A tax lawyer with more than 15 years of tax experience, having worked for City law firms and a Big Four accountancy practice.
This sounds like an attractive idea at first, but after thinking about this I am not so sure.
The key issue to my mind is whether the pre-dilution gain is significant enough to be worth electing for the 10% rate.
One should bear in mind that the purpose of raising funds may be to grow the business to the stage where it will attract buyers. If the bulk of the gain comes from the post-dilution period, after the business attracts new equity, then that part of the gain which attracts ER may only be a relatively small amount of the overall tax liability.
It will probably depend on what stage of the business cycle the company's at.
For those who are interested, this is an outline of my understanding of how the scheme was intended to work.
1. Scottish trusts sell to Irish trusts - not directly but by way of option arrangements.
2. Because the two sets of trusts were connected, a direct sale would be fixed at market value, bringing in the big CGT charge.
3. So instead, the sale went though by way of options being granted and exercised. At the time of these events, the market value rule would have been disapplied by TCGA 1992 s 144ZA;
4. The result was that the Scottish trusts would have been subject to CGT by reference to the actual price paid - which was minimal since the sale was at an undervalue;
5. But under Irish law, the Irish trusts would have been treated as having acquired the shares at market value;
6. Therefore the subsequent sale of the shares to Merrill Lynch - at market value - would have been tax free.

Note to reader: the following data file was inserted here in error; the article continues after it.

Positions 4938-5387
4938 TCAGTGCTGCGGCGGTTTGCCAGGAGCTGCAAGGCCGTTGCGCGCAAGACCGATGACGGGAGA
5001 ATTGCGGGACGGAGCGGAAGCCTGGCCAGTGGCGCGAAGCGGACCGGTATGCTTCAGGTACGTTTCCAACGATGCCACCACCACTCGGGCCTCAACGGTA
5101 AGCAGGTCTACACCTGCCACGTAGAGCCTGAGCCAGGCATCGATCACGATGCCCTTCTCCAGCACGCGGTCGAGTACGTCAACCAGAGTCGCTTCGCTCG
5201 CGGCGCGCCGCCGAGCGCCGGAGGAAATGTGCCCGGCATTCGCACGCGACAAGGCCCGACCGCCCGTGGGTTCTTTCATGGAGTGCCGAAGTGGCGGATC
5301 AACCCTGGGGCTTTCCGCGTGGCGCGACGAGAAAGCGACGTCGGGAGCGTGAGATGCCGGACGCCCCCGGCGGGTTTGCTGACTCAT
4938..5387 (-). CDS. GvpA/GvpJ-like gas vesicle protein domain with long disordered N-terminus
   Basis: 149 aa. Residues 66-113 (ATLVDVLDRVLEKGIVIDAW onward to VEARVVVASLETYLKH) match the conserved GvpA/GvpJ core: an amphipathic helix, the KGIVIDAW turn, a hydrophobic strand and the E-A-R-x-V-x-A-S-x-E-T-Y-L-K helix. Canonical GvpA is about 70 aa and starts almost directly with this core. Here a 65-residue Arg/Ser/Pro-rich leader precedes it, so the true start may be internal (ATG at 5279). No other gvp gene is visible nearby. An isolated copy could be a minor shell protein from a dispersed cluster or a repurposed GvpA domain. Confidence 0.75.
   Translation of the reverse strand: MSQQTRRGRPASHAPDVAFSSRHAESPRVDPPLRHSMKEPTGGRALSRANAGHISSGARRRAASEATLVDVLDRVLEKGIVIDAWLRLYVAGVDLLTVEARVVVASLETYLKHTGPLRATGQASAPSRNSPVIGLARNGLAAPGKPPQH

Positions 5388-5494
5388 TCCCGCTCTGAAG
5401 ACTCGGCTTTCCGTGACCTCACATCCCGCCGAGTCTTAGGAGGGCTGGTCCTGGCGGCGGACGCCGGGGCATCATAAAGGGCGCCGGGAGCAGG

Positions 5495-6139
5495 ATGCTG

The case is here if anyone wants to read it all:
Looks like another type of EIS share
Just skimming through the rules for IR in FB 2016 Schedule 14.
Some of these rules look awfully like the same conditions for EIS. Such as the rules restricting investors from receiving value (i.e. getting an early return on their investment) - there are rules for working out how much the value is in monetary terms - all using the same words and phrases as in the EIS legislation.
So to answer Rebecca's original question: "Maybe we didn't need a new relief if it was going to be similar to the existing EIS reliefs - especially if it's going to be just as complicated".
That said, Entrepreneurs' Relief and the new Investors relief aren't subject to State Aid as EIS is. So there doesn't need to be the same level of restrictions on fund raising and how the company can employ the money as with the EU rules.
This relief seems to be directed at business angels
My first impression is that this relief seems to be a safety net for EIS gone wrong. Note the same three year holding period.
I remember previously when we had taper relief, we would often advise EIS clients that if they lost EIS, at least they might have the comfort of the 10% taper rate. Though it's no comfort in having to pay back any EIS income tax relief. But at least all was not lost.
Taper relief for unquoted companies didn't require the company to be a personal holding company - the size of the stake didn't matter, and you didn't have to be an office holder. But then they abolished taper relief and replaced it with ER - where these things do matter. And so it took away the safety net.